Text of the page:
Should the Trump administration defend and implement new overtime rules that would raise salaries or provide overtime pay for millions of workers nationwide?
The recent decision by the Eastern District Court of Texas that granted an emergency injunction on the U.S. Department of Labor’s new overtime rule—which had been set to take effect on Dec. 1—was welcomed by the hospitality industry. This rule is too much, too soon and it will have a far-reaching negative impact on the nation’s second-largest private-sector industry and the millions who work in the industry.
Flexibility and upward mobility are trademarks of the hospitality industry and remain among the most desirable assets that attract employees. This industry leads the way in opportunity to those from all walks of life and truly delivers on the American dream. We lead in women and minority ownership growth across all industries. Indiana’s hospitality industry employs more than 14 percent of the state. One of the reasons we are among the nation’s largest private-sector employers is because of the career ladder we offer.
More than 80 percent of restaurant owners and 97 percent of restaurant managers start their careers in non-managerial positions and move up with performance-based incentives. A large majority started in entry-level positions: dishwashers, bussers, desk clerks and valets.
The same holds true for the hotel industry, with the majority of hotel managers and general managers beginning their hotel careers in entry-level positions. Further, 80 percent of hotel employees are eligible for promotions in less than a year and 100 percent are eligible in less than two years. These regulations mean salaried employees, who have worked hard to get where they are, could be subject to becoming hourly employees once again. Furthermore, hourly workers who could be eligible to become salaried employees would most likely become stagnant.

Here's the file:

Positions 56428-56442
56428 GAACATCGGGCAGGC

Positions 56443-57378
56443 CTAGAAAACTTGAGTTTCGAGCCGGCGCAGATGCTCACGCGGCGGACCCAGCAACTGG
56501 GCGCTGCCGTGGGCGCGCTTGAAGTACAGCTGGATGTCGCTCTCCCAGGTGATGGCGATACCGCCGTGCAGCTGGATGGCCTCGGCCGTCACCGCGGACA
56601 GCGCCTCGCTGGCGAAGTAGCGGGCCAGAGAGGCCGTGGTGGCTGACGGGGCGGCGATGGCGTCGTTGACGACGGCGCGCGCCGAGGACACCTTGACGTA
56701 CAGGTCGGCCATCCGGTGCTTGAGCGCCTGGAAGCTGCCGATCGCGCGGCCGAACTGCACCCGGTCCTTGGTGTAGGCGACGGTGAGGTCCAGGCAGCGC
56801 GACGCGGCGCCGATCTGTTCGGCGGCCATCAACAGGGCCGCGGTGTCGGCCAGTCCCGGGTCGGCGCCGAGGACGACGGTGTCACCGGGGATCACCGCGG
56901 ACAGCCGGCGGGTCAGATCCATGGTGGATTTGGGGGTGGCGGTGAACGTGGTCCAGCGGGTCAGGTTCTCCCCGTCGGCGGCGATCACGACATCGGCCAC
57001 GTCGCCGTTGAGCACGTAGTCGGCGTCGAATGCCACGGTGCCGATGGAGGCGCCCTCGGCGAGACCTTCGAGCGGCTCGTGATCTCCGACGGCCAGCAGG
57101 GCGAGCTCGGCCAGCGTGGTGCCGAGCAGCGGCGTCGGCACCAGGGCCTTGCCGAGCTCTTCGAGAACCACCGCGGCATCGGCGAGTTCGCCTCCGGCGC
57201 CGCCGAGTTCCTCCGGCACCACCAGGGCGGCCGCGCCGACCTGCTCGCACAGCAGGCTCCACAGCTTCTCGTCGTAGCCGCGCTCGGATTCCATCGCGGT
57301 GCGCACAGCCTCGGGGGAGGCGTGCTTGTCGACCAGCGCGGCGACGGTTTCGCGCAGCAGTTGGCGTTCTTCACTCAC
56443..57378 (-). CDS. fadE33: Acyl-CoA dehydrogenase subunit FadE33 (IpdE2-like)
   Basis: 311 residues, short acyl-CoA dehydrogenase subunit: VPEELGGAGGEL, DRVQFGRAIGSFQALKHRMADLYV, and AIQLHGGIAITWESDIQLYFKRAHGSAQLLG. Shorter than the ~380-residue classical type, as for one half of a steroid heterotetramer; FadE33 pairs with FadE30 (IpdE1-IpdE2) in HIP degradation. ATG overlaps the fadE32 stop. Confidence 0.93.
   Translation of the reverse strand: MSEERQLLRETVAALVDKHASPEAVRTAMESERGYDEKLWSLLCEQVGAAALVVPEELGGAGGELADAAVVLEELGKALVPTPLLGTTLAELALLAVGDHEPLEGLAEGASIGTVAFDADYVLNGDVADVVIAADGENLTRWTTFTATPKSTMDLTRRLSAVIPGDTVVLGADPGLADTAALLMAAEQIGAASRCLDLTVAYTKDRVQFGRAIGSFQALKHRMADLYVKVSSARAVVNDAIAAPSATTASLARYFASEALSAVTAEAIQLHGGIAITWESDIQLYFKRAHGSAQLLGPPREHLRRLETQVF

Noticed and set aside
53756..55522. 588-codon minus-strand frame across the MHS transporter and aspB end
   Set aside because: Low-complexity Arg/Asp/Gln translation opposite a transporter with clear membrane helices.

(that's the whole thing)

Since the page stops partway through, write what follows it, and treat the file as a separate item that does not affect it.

The industry shares the goal of setting a standard salary level for full-time salaried employees that—as the rule states—“adequately distinguishes between employees who may meet the duties requirements of the EAP [employee assistance program] exemption and those who likely do not, without necessitating a return to the more detailed long duties test.” However, increasing the threshold by such a drastic amount will cause labor costs to dramatically increase. This will have a negative impact on many of the employees the regulation was specifically intended to help.
Thus, while fewer than a million workers might see some benefit, 3.5 million workers will be demoted from salaried positions with benefits to an hourly employee status where they will be paid only for hours worked and have fewer benefits. Rather than boosting the pay and livelihoods of employees, they are slowly chipping away at the important foundation that has led to so many successful career stories.
The Trump administration should revisit the current proposal to work with employers to consider the negative ramifications of this unnecessary mandate on businesses of all sizes. This proposed rule will have a far-reaching negative impact on employees across the country and requires immediate review to ensure that the hospitality industry continues to deliver as the industry of opportunity.•
Tamm is the president and CEO of the Indiana Restaurant & Lodging Association.Send comments to email@example.com.